b'. dat Jan [omdat hij kwaad was] onmiddellijk vertrok.
  that  Jan because  he  angry  was  immediately  left

Another factor that may affect the placement of constituents that optionally undergo extraposition is related to processing: there is a tendency to minimize the distance between the finite verb in clause-initial position and the non-finite verb(s) in clause-final position and to reduce the complexity of the middle field. Extraposed material is therefore expected to be more frequently found in long and complex sentences; cf. Haeseryn et al. (1997).

References:
  • Bennis, Hans1986Gaps and dummiesDordrechtForis Publications
  • Emonds, Joseph1976A transformational approach to English syntax: root, structure-preserving, and local transformationsNew YorkAcademic Press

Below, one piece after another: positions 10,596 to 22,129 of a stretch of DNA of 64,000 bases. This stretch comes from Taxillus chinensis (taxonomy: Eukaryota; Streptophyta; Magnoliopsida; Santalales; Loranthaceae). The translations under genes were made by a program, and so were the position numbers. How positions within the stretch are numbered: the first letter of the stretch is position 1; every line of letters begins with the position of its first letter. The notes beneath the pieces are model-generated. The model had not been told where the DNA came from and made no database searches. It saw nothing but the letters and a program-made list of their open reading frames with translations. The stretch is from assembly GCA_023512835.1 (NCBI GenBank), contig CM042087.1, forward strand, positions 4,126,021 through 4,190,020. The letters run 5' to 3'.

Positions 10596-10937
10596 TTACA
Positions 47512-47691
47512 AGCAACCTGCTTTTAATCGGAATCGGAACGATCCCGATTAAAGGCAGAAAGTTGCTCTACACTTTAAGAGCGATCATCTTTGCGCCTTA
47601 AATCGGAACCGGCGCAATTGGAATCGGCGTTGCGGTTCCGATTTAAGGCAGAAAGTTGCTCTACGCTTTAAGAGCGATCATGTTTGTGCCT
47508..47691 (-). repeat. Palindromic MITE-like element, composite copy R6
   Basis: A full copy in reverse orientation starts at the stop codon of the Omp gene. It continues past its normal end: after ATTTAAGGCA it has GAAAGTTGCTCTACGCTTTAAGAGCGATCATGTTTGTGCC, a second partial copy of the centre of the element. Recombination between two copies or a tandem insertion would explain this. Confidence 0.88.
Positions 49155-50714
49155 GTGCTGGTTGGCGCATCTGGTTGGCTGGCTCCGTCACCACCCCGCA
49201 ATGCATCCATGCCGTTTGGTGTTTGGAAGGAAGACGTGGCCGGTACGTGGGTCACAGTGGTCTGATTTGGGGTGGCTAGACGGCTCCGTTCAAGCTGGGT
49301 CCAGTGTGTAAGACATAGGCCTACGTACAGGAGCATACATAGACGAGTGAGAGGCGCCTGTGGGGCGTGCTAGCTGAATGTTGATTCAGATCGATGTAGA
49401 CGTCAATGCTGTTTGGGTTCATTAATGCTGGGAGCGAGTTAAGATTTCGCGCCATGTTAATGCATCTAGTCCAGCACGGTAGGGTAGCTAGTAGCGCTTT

• Haeseryn, Walter, Romijn, Kirsten, Geerts, Guido, Rooij, Jaap de & Toorn, Maarten C. van den1997Algemene Nederlandse spraakkunstGroningenNijhoff
  • Haeseryn, Walter, Romijn, Kirsten, Geerts, Guido, Rooij, Jaap de & Toorn, Maarten C. van den1997Algemene Nederlandse spraakkunstGroningenNijhoff
  • Haeseryn, Walter, Romijn, Kirsten, Geerts, Guido, Rooij, Jaap de & Toorn, Maarten C. van den1997Algemene Nederlandse spraakkunstGroningenNijhoff
  • Klein, M1977Appositionele constructies in het NederlandsUniversity of NijmegenThesis
  • Koster, Jan1973PP over V en de theorie van J. EmondsSpektator2294-309
  • Koster, Jan1974Het werkwoord als spiegelcentrumSpektator3601-618
  • Koster, Jan1974Het werkwoord als spiegelcentrumSpektator3601-618
  • Truckenbrodt, Hubert1995Extraposition from NP and prosodic structureBeckman, Jill (ed.)Proceedings of NELS 252503-517